October 7 2009

12:00 LSB 2320

Blaire Van Valkenburgh
Department of Ecology and Evolutionary Biology, UCLA

Cracked Teeth and Complicated Noses


Research in my lab spans a wide range of topics, from ecological relationships within extinct predator-prey systems to the function of the mammalian skull. Underlying all this diversity is the quest to extract new, biologically significant information from fossil vertebrates. In this talk, I will describe two disparate projects, the first is an exploration of respiratory and olfactory turbinate form and function in carnivores, and the second examines the potentially far-reaching implications of high dental fracture rates in Pleistocene large carnivores. The turbinates are bony scrolls within the nasal chamber of mammals that are involved in olfaction, heat and water conservation. Using high resolution CT scans of skulls, we are able to visualize the turbinates and quantify their dimensions, such as surface area and chamber volume. Comparisons of marine and terrestrial carnivores reveal dramatic differences across the order Carnivora, with marine species in three families having greatly expanded respiratory turbinates alongside reduced olfactory turbinates, reflecting the greater demands of heat and water conservation in aquatic environments.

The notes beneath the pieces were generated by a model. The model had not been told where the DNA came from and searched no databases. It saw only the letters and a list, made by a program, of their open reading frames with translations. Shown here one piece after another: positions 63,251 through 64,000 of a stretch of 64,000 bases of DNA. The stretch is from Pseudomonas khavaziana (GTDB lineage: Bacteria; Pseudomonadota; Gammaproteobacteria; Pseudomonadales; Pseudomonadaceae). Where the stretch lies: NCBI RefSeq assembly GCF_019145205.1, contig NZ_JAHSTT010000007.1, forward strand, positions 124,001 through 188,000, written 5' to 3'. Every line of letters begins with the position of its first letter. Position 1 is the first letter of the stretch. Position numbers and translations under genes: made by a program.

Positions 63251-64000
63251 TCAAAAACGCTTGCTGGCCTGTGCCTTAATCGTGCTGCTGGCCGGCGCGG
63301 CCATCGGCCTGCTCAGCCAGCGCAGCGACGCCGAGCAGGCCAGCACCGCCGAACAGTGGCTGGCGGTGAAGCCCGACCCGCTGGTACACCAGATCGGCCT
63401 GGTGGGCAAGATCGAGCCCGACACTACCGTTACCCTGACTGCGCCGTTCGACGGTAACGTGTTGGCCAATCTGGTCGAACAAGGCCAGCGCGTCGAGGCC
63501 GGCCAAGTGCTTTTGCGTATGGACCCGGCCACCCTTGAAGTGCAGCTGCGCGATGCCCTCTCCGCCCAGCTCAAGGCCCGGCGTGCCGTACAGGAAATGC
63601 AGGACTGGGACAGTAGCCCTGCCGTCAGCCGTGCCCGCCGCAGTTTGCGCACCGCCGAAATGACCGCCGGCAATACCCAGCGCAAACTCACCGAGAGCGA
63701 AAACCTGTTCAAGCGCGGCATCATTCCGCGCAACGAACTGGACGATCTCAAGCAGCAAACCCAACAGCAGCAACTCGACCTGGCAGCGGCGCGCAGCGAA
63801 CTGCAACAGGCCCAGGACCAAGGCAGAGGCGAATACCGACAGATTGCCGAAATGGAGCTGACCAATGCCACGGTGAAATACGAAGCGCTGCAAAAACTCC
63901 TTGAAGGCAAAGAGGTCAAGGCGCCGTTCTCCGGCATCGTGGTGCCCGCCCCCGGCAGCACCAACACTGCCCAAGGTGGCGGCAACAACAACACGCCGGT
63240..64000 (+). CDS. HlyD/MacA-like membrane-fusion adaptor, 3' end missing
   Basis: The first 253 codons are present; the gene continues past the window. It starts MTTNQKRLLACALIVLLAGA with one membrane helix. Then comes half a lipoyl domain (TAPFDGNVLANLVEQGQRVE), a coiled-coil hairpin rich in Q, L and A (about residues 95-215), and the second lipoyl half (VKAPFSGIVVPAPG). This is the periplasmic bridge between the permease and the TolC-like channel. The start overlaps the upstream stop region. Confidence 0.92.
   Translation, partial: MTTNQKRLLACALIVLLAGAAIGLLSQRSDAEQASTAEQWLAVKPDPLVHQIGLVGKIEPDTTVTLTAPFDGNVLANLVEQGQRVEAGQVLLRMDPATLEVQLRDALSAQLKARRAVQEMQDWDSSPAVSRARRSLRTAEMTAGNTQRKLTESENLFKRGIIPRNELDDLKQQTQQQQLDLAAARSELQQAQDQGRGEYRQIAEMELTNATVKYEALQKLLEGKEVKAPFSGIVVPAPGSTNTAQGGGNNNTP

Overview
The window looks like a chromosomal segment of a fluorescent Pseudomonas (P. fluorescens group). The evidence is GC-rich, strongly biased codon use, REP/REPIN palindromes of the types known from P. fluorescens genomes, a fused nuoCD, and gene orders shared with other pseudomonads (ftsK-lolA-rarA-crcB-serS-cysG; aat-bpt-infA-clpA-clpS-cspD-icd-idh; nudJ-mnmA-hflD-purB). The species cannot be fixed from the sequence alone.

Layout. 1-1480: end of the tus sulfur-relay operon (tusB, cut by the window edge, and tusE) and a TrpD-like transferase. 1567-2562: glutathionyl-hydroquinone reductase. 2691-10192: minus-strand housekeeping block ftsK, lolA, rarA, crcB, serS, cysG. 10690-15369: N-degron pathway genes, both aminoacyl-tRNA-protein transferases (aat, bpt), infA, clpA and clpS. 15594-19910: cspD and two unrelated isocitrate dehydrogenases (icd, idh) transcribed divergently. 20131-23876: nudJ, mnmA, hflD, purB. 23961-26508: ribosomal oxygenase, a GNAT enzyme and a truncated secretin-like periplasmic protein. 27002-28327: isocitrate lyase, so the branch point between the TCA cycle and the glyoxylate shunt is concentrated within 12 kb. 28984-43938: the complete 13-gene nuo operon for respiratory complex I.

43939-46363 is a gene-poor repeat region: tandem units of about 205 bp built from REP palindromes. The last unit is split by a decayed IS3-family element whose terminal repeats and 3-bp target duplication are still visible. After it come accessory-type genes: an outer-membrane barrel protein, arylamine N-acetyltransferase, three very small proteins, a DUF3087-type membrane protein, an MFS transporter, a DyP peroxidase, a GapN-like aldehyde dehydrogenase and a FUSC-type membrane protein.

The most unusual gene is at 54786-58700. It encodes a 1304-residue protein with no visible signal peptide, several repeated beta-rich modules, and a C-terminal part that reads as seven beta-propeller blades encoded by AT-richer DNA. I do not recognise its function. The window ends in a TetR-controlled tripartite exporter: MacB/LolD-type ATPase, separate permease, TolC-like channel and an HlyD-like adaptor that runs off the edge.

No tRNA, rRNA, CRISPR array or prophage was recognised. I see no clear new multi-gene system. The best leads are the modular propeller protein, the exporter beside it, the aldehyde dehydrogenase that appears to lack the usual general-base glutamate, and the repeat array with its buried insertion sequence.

The tooth fracture study relies on extensive collections of Pleistocene megafauna, such as the Rancho La Brea tar seeps and the Alaskan permafrost deposits, and includes extinct species such as sabertooth cats, dire wolves, and American lions. The Pleistocene species exhibit dental fracture rates that are 2-5 times that of their extant counterparts, and this likely reflects an increased consumption of bone. This in turn implies much greater densities of large carnivores in the past and has implications for the late Pleistocene extinction event as well as for defining restoration goals for modern predator-prey ecosystems.















































































































































































































































































































































































































































































































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